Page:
What is the difference in story writing between a "plot," and a "storyline"?

Merriam Webster's Collegiate Dictionary (11th Edition) says a story line is:

the plot of a story or drama

Collin's COBUILD Dictionary says:

The storyline of a book, film, or play is its story and the way in which it develops. N-COUNT = plot.

Does this mean that a storyline is just the same as a plot?
Thank you,

  • 1
    There might be important distinctions that fiction authors and literary critics recognize, but for me they are mostly the same thing. I might use them differently in different circumstances, but really they mostly both mean 'what happened'.
    – Mitch
    Commented Mar 24, 2014 at 14:41

6 Answers 6


A 'plot' is usually thought out in advance where B follows A, leading to some tension or climax. A 'storyline' doesn't have to have any real tension. You could have a storyline of your day-to-day activities sitting in an office, but there's no real plot to it.

Learning nerd describes this well:

A story is a series of events recorded in their chronological order.

A plot is a series of events deliberately arranged so as to reveal their dramatic, thematic, and emotional significance.

  • I appreciate your link to the Learning nerd Website as I was looking for something like that. I perhaps should also take a look at Aspects of the Novel quoted on that Website to get the full story. Commented Mar 24, 2014 at 13:45

This is an interesting question, as these are certainly different words that can be used in different ways, and yet most dictionaries blur any distinction.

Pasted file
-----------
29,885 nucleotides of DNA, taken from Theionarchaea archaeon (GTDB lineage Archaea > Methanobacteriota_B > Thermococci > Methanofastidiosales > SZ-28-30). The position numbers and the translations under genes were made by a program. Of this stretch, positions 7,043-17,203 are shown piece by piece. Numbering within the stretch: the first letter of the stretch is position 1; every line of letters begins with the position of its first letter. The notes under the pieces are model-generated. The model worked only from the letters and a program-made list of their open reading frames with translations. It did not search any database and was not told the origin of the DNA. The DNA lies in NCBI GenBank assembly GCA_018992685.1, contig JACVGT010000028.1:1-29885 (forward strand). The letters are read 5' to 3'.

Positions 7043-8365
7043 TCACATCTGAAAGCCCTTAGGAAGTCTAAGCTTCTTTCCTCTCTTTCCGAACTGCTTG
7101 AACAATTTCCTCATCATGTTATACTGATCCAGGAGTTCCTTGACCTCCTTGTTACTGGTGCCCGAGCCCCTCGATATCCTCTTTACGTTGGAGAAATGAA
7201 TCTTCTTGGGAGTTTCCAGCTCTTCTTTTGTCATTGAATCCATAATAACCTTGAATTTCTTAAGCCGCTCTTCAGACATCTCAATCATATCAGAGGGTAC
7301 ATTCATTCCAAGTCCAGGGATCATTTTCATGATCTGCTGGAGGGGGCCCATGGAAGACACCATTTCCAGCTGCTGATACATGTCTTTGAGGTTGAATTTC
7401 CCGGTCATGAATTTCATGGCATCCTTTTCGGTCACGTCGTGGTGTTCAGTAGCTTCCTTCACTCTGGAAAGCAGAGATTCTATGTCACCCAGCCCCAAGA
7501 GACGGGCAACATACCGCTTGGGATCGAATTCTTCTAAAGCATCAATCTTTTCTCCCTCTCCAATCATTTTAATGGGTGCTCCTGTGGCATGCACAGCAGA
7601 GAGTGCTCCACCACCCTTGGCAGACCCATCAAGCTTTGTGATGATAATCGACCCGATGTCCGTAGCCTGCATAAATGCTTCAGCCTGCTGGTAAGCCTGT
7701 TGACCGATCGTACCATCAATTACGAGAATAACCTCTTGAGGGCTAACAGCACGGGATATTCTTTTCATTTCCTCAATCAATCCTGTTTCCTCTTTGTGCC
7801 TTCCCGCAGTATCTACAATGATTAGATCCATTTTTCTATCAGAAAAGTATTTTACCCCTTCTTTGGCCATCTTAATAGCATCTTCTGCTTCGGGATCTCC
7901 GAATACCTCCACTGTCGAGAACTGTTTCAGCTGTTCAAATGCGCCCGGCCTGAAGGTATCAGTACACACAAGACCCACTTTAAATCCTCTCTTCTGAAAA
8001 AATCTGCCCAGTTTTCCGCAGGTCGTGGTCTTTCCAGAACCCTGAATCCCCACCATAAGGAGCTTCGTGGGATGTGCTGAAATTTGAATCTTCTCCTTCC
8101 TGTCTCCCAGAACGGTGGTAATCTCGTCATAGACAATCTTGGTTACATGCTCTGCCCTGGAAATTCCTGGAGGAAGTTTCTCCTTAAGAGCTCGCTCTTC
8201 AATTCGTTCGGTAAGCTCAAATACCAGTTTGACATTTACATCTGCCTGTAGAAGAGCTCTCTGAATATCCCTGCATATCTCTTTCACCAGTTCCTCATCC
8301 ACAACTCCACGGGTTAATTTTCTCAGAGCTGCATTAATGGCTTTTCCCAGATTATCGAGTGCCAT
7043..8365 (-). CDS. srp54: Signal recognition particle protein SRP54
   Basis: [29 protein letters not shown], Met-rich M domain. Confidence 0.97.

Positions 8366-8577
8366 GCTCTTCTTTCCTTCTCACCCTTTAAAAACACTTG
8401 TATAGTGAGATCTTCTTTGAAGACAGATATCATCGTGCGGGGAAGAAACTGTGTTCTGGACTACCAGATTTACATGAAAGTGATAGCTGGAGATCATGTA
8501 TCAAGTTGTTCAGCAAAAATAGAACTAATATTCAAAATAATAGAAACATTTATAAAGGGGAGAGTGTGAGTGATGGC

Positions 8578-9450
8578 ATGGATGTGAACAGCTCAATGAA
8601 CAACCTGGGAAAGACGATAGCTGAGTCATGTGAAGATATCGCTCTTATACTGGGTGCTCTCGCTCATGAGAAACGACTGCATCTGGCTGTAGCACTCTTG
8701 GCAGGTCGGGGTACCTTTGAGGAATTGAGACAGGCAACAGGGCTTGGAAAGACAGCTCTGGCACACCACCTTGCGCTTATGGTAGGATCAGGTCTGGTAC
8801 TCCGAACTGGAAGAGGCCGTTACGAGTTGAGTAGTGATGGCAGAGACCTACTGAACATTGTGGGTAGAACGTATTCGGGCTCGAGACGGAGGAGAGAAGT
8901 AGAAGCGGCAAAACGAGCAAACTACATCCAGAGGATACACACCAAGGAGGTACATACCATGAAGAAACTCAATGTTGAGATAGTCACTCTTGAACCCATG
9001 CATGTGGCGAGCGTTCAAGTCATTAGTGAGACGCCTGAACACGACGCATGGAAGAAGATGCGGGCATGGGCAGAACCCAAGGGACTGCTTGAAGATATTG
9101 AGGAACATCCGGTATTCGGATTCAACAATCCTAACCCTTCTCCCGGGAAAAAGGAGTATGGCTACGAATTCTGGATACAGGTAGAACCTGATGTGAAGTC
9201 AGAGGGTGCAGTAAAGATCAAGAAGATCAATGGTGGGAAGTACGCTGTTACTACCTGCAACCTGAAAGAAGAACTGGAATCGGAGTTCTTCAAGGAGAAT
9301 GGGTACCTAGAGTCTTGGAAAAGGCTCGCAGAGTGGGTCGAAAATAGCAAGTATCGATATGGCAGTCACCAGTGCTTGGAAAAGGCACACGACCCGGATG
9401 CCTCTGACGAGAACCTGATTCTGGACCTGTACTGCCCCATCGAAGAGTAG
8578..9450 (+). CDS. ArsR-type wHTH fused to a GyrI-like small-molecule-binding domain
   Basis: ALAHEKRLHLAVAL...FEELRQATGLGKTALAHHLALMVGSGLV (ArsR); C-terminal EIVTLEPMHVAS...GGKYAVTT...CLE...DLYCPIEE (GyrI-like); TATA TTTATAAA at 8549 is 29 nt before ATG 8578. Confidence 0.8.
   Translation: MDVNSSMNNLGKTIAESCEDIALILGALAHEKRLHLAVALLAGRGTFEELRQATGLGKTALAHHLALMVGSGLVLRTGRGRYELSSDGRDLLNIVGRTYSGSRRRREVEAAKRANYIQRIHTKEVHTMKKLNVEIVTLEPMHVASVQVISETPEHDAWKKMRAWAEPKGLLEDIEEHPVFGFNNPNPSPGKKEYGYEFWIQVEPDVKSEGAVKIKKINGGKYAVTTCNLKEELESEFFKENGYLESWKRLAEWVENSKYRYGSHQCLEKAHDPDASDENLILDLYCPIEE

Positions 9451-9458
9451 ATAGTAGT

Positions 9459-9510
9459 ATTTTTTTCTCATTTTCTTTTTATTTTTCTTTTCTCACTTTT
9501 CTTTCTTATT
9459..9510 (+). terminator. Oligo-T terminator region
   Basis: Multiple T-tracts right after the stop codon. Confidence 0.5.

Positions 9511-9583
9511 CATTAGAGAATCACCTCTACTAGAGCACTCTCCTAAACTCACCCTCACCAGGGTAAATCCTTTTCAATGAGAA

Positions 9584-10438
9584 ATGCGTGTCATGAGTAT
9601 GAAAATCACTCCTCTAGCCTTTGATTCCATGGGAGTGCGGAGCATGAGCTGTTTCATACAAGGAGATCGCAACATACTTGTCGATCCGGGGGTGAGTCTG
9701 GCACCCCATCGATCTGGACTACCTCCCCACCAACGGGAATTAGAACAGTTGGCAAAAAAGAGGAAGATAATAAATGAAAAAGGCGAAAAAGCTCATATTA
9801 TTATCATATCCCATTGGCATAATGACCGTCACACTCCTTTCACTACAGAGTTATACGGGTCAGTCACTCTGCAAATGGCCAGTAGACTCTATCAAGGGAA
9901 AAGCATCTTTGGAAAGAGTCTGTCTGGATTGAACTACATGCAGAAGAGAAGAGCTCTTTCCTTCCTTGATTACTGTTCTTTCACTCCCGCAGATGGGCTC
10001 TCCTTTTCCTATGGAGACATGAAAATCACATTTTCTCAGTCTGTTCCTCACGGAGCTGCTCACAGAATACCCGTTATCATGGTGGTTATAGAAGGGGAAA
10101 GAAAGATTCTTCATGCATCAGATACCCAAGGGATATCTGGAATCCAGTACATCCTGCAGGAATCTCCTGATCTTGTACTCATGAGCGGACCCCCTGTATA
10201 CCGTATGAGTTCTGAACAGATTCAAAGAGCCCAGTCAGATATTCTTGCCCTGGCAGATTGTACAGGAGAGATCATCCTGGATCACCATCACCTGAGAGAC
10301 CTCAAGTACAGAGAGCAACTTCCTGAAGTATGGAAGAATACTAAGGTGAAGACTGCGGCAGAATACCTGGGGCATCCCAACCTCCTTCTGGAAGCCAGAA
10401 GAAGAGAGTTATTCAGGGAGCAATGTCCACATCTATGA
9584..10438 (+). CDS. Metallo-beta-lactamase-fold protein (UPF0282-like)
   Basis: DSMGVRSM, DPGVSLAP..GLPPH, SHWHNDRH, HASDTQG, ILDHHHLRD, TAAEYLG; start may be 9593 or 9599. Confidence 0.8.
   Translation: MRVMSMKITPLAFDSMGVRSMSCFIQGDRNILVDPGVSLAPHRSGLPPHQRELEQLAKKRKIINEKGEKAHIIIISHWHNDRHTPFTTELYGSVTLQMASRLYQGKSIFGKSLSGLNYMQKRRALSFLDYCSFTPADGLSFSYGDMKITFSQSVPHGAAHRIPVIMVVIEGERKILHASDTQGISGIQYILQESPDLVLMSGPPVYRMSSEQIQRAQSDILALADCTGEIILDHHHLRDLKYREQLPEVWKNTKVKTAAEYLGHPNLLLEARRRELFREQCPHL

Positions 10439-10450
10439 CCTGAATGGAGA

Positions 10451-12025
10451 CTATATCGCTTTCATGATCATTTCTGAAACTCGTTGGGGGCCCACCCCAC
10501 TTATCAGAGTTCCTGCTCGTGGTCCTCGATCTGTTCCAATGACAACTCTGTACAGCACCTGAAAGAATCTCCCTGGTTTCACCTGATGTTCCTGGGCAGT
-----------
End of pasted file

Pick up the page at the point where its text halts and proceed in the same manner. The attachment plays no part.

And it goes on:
I agree with Ronan's answer, but a key difference might be causation:

If an author writes, "The king died and then the queen died," there is no plot for a story. But by writing, "The king died and then the queen died of grief," the writer has provided a plot line for a story.

A plot is a casual sequence of events, the "why" for the things that happen in the story.

As such, "The king died, then the queen died, then..." could be thought of as a storyline, indicating a series of events much as a history timeline does, whereas "The king ate an apple that had been poisoned by his brother. The queen, upon finding his body, went into a state of despair and gradually died of grief" is a plot.

The Wikipedia entry has the following relevant entries to which "storyline" may refer:

  • The plot or subplot of a story;
  • The narrative of a work, whether of fictional or nonfictional basis;
  • The narrative threads experienced by each character or set of characters in a work of fiction


"A narrative (or story) is any account of connected events, presented to a reader or listener in a sequence of written or spoken words, [...]."


"A narrative thread, or plot thread (or more ambiguously, a storyline), refers to particular elements and techniques of writing to center the story in the action or experience of characters rather than to relate a matter in a dry 'All knowing' sort of narration. Thus the narrative threads experienced by different but specific characters or sets of characters are those seen in the eyes of those characters that together form a plot element or subplot in the work of fiction. In this sense, each Narrative thread is the narrative portion of a work that pertains to the world view of the participating characters 'cognizant' of their piece of the whole [...]."

We all know the issues inherent in blind faith in Wikipedia, but the distinction made there is an important one: what one might think of as a "storyline" is described on Wikipedia as a "story", while "storyline" is either synonymous with plot or is a character/narrator-prescribed element of plot.